-Alternative but not preferred substitute for ICS in treating mild persistent asthma.

-Efficacy shown in children as young as 12 months old and infants as young as 6 months old for allergic rhinitis.

*Available in tablet form (chewable tablet) and oral granule formulations.


  • Mechanism of action: Potent and selective antagonist of the receptor CYSLT1 receptor found in airways.

-Mast cells and eosinophils release LTD4, LT4, LTE4 (Bronchoconstrictors). Montelukast inhibits LTD4 from binding.

-Leukotrienes cause increased endothelial membrane permeability, peripheral edema, smooth muscle contraction and hypersecretion of viscous mucus

.-They are also associated with symptoms of allergic rhinitis (e.g. sneezing, nasal itching, rhinitis and late-stage congestion)

Montelukast inhibits both early and late-phase bronchoconstriction due to antigen challenge. Also helps in alleviating the above symptoms.


  • Pharmacokinetics

-Administered orally. Chewable tablet has an oral bioavailability of 63% (after being reduced by food). However, the clinical efficacy is not affected!

*ALL ORAL FORMS OF MONTELUKAST MAY BE TAKEN WITHOUT REGARD TO FOOD (i.e. taking after, before, during food is allowed)

-It is 99% bound to serum albumin.

-Undergoes extensive first pass metabolism in the liver via CYP3A4 and CYP2C9. Half life is 2.7-5.5 hours in average healthy, young adults.

(b) Zirfirlukast



7. Anti-IgE antibodies



-First monoclonal humanised (chimaeric) antibody directed against IgE. Treats moderate to severe allergic asthma (i.e. due to allergens)

-Addition of this drug to patient’s drug regimen reduced the frequency of allergic asthma exacerbations. More patients can also discontinue or reduce dosage of corticosteroids.

*Anaphylatic shock may/may not develop after first dose or during ongoing treatment.

  • Mechanism of action:

-Binds to human IgE antibody (Fc-Constant region). This prevents the binding of IgE to various cells (BUT NOT ANTIGEN). Antigen can still bind to IgE.

-Omalizumab thus lowers free serum IgE concentrations (more than 90% decrease)

-Avoiding the bridging between IgE and cells prevents Ag-Ab induced cross-linking or receptors. No degranulation of mast cells occur, no inflammatory mediators produced.

-Suppresses eosinophil induced sputum and blunt both early and late phase allergic responses.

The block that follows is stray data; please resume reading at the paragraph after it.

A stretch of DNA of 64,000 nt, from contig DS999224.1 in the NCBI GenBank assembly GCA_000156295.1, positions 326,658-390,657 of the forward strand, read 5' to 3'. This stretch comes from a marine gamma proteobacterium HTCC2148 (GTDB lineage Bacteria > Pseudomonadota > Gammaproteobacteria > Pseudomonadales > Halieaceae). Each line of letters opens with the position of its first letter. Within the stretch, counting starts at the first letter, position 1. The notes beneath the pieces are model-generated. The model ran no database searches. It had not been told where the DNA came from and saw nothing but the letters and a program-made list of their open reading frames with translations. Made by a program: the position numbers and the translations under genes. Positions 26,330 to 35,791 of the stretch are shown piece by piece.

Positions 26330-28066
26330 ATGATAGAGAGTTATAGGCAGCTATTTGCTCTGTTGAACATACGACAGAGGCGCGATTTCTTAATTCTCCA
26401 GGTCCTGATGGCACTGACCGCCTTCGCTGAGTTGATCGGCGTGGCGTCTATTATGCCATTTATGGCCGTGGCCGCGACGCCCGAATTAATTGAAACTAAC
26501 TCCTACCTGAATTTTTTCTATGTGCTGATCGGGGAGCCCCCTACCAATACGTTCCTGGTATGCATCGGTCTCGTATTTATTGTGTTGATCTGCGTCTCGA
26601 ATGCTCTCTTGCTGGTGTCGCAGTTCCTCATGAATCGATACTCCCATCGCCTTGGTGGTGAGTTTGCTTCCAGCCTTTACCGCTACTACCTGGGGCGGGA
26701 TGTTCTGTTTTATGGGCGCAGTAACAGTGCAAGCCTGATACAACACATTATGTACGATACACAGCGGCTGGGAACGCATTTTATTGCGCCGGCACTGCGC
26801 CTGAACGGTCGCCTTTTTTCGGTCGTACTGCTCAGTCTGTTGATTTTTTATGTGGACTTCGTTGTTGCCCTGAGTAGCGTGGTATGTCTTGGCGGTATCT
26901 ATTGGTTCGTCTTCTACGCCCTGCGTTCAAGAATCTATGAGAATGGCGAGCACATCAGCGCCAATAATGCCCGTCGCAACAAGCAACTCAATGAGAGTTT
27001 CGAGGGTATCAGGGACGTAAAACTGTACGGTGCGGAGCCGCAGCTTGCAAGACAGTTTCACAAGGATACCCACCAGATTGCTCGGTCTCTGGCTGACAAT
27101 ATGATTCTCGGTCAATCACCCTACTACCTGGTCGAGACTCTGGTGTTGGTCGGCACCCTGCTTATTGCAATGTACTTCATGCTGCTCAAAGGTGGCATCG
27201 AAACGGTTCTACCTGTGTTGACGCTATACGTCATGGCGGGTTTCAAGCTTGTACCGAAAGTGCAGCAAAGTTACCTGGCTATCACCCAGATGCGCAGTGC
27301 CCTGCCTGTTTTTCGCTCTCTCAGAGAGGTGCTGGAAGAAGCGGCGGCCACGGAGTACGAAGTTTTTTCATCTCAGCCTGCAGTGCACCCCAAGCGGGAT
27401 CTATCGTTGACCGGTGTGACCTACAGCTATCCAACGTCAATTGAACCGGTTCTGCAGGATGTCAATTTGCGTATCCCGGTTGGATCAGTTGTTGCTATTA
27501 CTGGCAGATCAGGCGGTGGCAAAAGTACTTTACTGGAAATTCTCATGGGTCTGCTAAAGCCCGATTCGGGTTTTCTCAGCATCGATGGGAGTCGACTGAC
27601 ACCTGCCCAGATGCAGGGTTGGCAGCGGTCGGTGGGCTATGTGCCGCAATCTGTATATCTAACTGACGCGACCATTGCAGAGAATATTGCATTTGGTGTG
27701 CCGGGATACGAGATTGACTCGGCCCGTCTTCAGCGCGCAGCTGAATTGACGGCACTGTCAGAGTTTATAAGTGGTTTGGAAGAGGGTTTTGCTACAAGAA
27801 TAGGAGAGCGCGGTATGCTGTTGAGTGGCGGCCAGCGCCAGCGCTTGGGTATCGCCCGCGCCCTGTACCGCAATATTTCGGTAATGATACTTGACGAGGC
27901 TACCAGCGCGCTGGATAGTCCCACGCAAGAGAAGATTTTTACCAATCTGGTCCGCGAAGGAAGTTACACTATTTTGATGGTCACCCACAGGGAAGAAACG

• Pharmacokinetics:

-Administered by subcutaneous (SC) injection. Every 3 weeks, 1 injection.

-Serum free IgE levels are reduced in a dose-dependent manner within 1 hour of the first dose of omalizumab and are maintained between doses.


Pros: The IgE levels do not return to pre-treatment levels after discontinuation of Omalizumab (up to 1 year)

-Slow elimination t1/2 is 22+/- 9 days



8. Methylxanthine derivatives

(a) Theophylline

-Used both orally and IV to treat asthma and bronchospasm.

*Narrow therapeutic range-Thus careful monitoring of serum levels is required!

  • Mechanism of action:

1. Believed to inhibit PDE 3 and PDE 5 in smooth muscle cells. Thus, cAMP levels increase and less Ca2+ is formed–>Vasodilation.  However, other PDE inhibitors (e.g. dipyridamole, papaverine) don’t have a bronchodilating effect…(suggests an alternative mechanism)

2. Adenosine antagonism. Adenosine is a CNS stimulant, thus antagonising it will stimulate the medullary respiratory centre (increases sensitivity to carbon dioxide)

3. Inhibition of histamine release

4. Can stimulate cardiac and skeletal muscle (Opposite effect to smooth muscles)


  • Pharamokinetics:

-Children more than 1 years of age and adults metabolise theophylline hepatically via CYP1A2, 2E1 and 3A4

-Forms active metabolites (caffeine and 3-methylxanthine)


***Monitoring Parameters

-Monitor heart rate, CNS effects (insomnia and irritability), respiratory rate

-Patients often have elevated respiratory rates (due to increased sensitivity to Carbon dioxide)


Reference Range– Asthma (5-15 mcg/ml)–>Therapeutic Range                   >20mcg/ml–>Toxic

(b) Aminophylline